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Bruised pound nurses losses at two-year low with outlook bearish

Battered sterling falls to fresh lows against dollar
Battered sterling falls to fresh lows against dollar   -   Copyright  Thomson Reuters 2022
By Reuters

By Dhara Ranasinghe

LONDON -Britain’s battered pound fell to its lowest level since June 2020 against the dollar for a third straight day on Monday as analysts turned increasingly bearish on the outlook for the currency after a policy meeting last week.

In a volatile session that saw sterling briefly pop higher, traders remained downbeat given growing the risks of a sharp slowdown in economic growth. Weekly positioning data showed hedge funds ramped up their short pound bets to their highest since October 2019.

There was a brief respite as the dollar came under broad-selling pressure, although by late London trading the pound was heading lower again.

It last stood at $1.2325, 0.2% lower on the day, having fallen to as low as low as $1.2262 – its weakest in almost two years. It has fallen for three straight sessions.

“We’re looking for cable (sterling/dollar) to fall to $1.20 in the next month or so,” Nomura currency strategist Jordan Rochester saiding a massive shock to global growth from lockdowns in China and soaring energy prices as reasons for that outlook.

“Today’s price action has been odd – markets are still trying to work out what the Fed meant when it said last week it wasn’t actively considering 75 bps at upcoming meetings,” he said, referring to the U.S. Federal Reserve which last week hiked interest rates by 50 basis points.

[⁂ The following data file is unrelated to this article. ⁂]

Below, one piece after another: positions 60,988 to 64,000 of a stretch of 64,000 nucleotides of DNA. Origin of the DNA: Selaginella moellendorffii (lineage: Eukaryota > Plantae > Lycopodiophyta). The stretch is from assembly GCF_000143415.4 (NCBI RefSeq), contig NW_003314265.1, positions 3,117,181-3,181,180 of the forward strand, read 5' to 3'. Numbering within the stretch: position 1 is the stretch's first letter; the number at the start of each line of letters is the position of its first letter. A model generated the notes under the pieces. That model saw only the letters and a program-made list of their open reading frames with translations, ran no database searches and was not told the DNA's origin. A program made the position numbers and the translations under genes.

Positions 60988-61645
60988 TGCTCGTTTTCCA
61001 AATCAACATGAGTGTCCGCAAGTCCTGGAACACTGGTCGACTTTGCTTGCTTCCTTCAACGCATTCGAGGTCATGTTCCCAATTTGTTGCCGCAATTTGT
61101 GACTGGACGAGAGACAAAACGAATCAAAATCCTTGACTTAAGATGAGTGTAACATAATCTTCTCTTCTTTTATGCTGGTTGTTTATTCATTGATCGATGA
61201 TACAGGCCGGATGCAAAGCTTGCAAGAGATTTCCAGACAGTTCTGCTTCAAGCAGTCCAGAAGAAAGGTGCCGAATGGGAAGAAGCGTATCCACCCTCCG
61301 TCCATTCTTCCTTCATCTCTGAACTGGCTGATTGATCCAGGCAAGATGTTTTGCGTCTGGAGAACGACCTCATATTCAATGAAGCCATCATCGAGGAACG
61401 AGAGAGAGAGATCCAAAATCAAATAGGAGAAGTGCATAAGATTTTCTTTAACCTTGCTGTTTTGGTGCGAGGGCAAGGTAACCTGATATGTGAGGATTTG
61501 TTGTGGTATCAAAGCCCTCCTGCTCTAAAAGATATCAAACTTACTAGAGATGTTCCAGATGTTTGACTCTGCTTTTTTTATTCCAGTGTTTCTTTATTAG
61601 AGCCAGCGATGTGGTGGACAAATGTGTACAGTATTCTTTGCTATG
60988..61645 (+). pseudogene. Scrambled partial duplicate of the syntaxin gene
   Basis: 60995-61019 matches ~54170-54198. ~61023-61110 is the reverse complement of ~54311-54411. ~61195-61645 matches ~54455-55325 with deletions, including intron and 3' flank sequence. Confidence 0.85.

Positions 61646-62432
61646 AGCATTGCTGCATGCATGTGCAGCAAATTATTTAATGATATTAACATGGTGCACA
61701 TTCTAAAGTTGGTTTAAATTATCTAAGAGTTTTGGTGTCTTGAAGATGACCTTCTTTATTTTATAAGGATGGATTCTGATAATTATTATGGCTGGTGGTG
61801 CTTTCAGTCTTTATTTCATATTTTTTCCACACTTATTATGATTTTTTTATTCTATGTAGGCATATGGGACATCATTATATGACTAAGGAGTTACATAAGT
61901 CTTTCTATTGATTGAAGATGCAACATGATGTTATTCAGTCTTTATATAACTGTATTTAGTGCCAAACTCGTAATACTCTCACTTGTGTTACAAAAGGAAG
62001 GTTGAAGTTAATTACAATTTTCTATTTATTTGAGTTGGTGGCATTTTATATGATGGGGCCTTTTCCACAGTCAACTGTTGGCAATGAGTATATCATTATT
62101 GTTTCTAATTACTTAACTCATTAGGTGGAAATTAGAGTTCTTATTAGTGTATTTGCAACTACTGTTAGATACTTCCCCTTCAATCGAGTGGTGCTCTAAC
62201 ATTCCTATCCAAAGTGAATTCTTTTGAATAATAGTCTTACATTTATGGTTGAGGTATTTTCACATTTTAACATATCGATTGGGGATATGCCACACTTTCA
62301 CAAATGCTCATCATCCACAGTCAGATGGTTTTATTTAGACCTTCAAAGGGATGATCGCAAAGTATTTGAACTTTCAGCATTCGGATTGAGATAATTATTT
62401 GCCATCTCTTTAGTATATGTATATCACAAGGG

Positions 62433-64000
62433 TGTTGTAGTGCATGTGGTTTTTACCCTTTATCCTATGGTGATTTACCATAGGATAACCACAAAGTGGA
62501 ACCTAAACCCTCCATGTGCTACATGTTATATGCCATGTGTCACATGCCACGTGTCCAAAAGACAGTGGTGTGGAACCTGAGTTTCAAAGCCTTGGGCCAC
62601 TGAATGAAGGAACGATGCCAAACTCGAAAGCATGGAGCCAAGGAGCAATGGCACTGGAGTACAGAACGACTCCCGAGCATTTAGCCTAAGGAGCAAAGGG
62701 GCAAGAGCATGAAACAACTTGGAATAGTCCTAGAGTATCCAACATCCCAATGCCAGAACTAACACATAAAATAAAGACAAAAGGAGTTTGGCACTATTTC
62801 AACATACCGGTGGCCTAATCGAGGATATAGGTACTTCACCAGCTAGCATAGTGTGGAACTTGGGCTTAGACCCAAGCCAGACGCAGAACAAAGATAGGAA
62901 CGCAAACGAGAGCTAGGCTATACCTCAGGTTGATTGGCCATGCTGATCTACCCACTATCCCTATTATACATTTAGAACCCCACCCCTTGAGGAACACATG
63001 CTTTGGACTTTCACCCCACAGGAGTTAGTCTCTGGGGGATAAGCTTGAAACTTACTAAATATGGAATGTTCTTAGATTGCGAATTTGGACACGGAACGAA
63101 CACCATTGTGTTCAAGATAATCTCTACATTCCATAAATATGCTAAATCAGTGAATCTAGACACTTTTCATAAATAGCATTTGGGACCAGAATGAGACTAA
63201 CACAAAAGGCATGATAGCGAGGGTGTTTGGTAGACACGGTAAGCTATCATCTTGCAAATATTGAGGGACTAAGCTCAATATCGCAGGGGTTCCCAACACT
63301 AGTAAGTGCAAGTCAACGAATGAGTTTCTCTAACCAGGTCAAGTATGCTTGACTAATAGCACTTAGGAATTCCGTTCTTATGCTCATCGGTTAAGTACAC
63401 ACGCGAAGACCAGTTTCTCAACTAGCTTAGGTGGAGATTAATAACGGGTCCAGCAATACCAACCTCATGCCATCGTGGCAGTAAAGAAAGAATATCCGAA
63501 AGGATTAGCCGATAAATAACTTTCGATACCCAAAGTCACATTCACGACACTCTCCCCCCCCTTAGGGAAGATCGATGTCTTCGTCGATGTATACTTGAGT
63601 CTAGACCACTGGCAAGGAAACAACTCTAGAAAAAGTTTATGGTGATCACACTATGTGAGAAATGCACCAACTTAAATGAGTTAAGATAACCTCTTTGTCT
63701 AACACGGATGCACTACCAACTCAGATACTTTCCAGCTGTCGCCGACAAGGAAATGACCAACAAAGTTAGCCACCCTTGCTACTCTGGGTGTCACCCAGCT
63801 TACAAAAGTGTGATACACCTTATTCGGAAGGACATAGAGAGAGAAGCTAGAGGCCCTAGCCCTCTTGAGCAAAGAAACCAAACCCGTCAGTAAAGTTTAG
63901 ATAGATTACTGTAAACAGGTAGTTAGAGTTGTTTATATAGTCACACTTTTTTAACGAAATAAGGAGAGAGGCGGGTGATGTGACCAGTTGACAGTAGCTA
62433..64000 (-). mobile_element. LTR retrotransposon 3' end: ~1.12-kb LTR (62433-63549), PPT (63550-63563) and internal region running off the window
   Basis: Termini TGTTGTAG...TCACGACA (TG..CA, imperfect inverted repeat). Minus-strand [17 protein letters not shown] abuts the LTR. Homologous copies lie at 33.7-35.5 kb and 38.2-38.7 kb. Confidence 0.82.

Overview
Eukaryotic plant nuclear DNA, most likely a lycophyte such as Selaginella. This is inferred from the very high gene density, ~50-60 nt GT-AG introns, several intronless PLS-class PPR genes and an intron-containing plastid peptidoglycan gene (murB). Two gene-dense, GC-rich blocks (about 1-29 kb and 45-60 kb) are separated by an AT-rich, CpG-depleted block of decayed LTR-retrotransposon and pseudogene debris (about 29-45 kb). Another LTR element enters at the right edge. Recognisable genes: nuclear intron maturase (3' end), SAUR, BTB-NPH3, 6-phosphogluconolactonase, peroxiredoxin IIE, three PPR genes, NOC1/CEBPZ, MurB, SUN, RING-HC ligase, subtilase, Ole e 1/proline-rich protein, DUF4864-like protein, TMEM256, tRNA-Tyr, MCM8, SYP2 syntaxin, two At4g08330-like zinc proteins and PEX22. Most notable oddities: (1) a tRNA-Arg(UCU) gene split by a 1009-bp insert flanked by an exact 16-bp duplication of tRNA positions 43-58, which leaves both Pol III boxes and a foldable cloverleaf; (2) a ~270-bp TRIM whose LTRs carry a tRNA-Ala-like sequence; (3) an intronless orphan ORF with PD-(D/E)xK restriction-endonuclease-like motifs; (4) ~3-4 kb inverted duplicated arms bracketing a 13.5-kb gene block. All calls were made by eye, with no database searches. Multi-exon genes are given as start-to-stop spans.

Against the euro, the pound was down 0.1% at 85.53 pence, keeping Friday’s five-month low in sight.

Bank of England policymaker Michael Saunders, who last week backed a bigger rate rise than most of his colleagues, said on Monday he was worried that inflation could exceed BoE forecasts.

Last week, the BoE raised rates to 1.0% and said the economy was set to flat-line in 2023 and 2024, suffering from an inflationary surge.

Northern Ireland was also in focus after Irish nationalist party Sinn Fein won the most seats in the British province’s devolved assembly for the first time in elections last Thursday, ending a century of domination by pro-British parties.

Popular support for the DUP, which was a leading proponent of Britain’s 2020 exit from the European Union, was undermined in part by the party’s role in negotiations between London and Brussels that resulted in trade barriers between Northern Ireland and the rest of the United Kingdom in order to preserve the province’s open border with EU member state Ireland.

ING analysts said a poor showing for London’s Conservative government in local elections last week meant Britain could take a more combative stance on trade with the EU.

“The current UK trade deal is not that much better than a no deal – yet UK government threats to tear up the N.Ireland protocol will likely weigh on a vulnerable pound,” they said in a note. “Cable looks headed to 1.20 and euro/sterling to 0.86.”